My 4 FNM Tenets

My 4 FNM Tenets

November 28, 2016 | 3 min to read

Over the last twenty-two years of business, Comic Town has steadily grown its FNM from a small 8-player tournament to a huge night of Magic that frequently reaches well over 100 players in attendance. We asked owner, Ryan Seymore, to share the secrets to his success. Here’s what he had to say.

Friday nights are a marketing staple for any Magic: The Gathering store. As store owners, we know the environment we provide players every week at FNM can make or break our business.

Here at Comic Town in Columbus, Ohio, we've seen major growth in not only Friday Nights but all our events, by focusing on these 4 tenets:

1. Put Guests and Their Needs First

This process begins the very first moment a guest enters our shop. Everyone that comes through our doors receives a warm, cheerful greeting and are treated like family.

When we were initially trying to grow our Friday events, there were times that we wouldn’t get eight players.

But we still ran a Magic event. We cancelled the sanctioned event and created a casual event to replace it.

The most important thing for players to know with absolute confidence is when they are at our shop, they will have a great experience and their time will not be wasted.

2. Provide a Welcoming Environment

We don't allow players to be intimidated by others through aggressive behavior, foul language, or verbal attacks toward their gender identity, sexual orientation, special needs, ethnicity, or faith.

This is a tenet we are firm on and have no tolerance for.

We have a policy with several steps that we take if an issue needs addressing.

First, we discuss the problem with the offending player. Many times people don’t know that what they are doing is hateful and this then becomes a learning experience.

If that doesn’t work, we ask the person to take a break from the shop. This kind of negativity will not and has never been allowed to exist in my shop.

We also create an inclusive experience for players by offering three different FNM formats with staggered start times. This gives our players a diverse menu of events to choose from every week. In addition, we run on-the-fly casual Magic for players as eight-player side events throughout the evening.

3. Offer Consistent Quality

By always offering the same events at the same times, players know what to expect when they walk into the store.

The main key here is consistency. Consistency sets expectations.

By consistently delivering a high-level of customer service, our players know how much their time is appreciated in our store, and they are much more likely to spread good word-of-mouth about us.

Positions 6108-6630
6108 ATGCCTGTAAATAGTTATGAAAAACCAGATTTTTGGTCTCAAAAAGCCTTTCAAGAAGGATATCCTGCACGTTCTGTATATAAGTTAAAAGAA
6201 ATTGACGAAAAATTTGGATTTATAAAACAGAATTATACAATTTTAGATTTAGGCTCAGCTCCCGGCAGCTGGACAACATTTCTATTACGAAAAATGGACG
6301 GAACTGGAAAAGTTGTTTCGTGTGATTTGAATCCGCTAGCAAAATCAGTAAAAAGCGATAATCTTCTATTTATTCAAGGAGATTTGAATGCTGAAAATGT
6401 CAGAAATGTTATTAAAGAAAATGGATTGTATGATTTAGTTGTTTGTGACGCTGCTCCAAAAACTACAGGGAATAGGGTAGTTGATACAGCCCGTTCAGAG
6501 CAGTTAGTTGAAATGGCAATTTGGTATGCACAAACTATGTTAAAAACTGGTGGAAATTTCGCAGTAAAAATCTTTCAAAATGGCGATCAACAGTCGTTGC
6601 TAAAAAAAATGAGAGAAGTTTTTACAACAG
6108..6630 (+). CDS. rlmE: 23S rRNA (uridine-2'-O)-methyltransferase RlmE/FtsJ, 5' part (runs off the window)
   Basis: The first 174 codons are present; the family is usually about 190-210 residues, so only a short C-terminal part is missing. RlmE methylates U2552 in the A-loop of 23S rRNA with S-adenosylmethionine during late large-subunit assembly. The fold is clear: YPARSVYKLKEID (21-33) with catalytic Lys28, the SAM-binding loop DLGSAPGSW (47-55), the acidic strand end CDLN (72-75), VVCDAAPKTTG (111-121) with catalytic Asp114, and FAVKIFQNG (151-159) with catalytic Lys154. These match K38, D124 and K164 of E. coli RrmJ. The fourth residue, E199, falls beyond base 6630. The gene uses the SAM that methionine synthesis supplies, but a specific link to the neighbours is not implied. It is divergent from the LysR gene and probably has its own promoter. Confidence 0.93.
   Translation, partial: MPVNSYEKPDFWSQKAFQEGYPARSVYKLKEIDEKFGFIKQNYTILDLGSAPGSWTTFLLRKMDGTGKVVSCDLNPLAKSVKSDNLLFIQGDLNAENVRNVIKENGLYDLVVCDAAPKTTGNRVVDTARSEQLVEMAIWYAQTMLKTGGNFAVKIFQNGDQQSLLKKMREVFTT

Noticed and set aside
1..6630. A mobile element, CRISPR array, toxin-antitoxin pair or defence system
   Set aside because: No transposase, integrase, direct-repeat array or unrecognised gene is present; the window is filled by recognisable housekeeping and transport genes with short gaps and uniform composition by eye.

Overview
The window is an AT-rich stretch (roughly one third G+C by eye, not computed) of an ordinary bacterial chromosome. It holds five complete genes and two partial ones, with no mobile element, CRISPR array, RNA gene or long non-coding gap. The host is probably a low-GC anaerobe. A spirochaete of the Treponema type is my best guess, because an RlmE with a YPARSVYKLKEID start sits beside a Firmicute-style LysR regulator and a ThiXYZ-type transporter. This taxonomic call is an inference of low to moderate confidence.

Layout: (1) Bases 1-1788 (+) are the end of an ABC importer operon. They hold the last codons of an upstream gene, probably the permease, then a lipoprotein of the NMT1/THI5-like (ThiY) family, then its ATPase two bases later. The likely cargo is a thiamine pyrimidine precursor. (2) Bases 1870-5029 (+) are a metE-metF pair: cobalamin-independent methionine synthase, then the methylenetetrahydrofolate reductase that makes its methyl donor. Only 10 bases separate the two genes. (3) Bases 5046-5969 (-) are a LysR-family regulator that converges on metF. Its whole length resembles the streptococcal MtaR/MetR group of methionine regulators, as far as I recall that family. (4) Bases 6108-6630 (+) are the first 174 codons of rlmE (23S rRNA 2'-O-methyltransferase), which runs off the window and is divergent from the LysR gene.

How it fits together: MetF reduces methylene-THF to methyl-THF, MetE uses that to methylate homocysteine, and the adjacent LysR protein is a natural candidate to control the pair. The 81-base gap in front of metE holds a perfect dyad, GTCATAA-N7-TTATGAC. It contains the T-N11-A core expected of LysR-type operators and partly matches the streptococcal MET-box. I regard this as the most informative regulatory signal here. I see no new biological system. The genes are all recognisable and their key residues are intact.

Another important thing to remain consistent on is punctuality.

We start all of our FNM events at the advertised times. I know this sounds strange to stress but it really helps.

If you have 30 players sitting around waiting for a draft to fire because you are waiting on one single player to arrive 15 minutes after the advertised time, it can create a negative vibe for the players who arrived on time and are now stuck waiting.

Of course, there are times when this can change—bad weather, traffic accidents, or other things can cause players to be late. Keep lines of communication open with your players and use your best judgment, but stay as firm as possible on your start times.

4. Listen to Your Community

Overall, for any of your events, focus on doing this: anything that you can do to make the play experience truly better for your players should be considered. Nothing is ever worth overlooking, especially if it’s something you truly believe your players will love.

We try to spice up our FNM events with tie-ins to holidays and other special occasions. For example, Halloween costume contests and Halloween-themed incentives are super easy to do and players love them.

We’ve also used gift baskets as door prizes and even printed silly t-shirts for New Year’s Eve.

Always strive to improve the experience and get feedback on your events.

Don’t be afraid if some of your tried and true ideas stop working. Your player base is going to change over time. Life happens, people move, and sometimes players just need to take a break.

As long as you are providing excellent customer service, creating a welcoming environment, establishing expectations with consistency, and responding to community feedback, then you're on the right track.

Store Stats: Comic Town

  • Location: Columbus, Ohio (Population 850,106)
  • WPN Level: Advanced Plus
  • Age: 22 years
  • Size: 3200 sq. ft
  • Website: www.worldofcomictown.com

By Ryan Seymore, owner Comic Town

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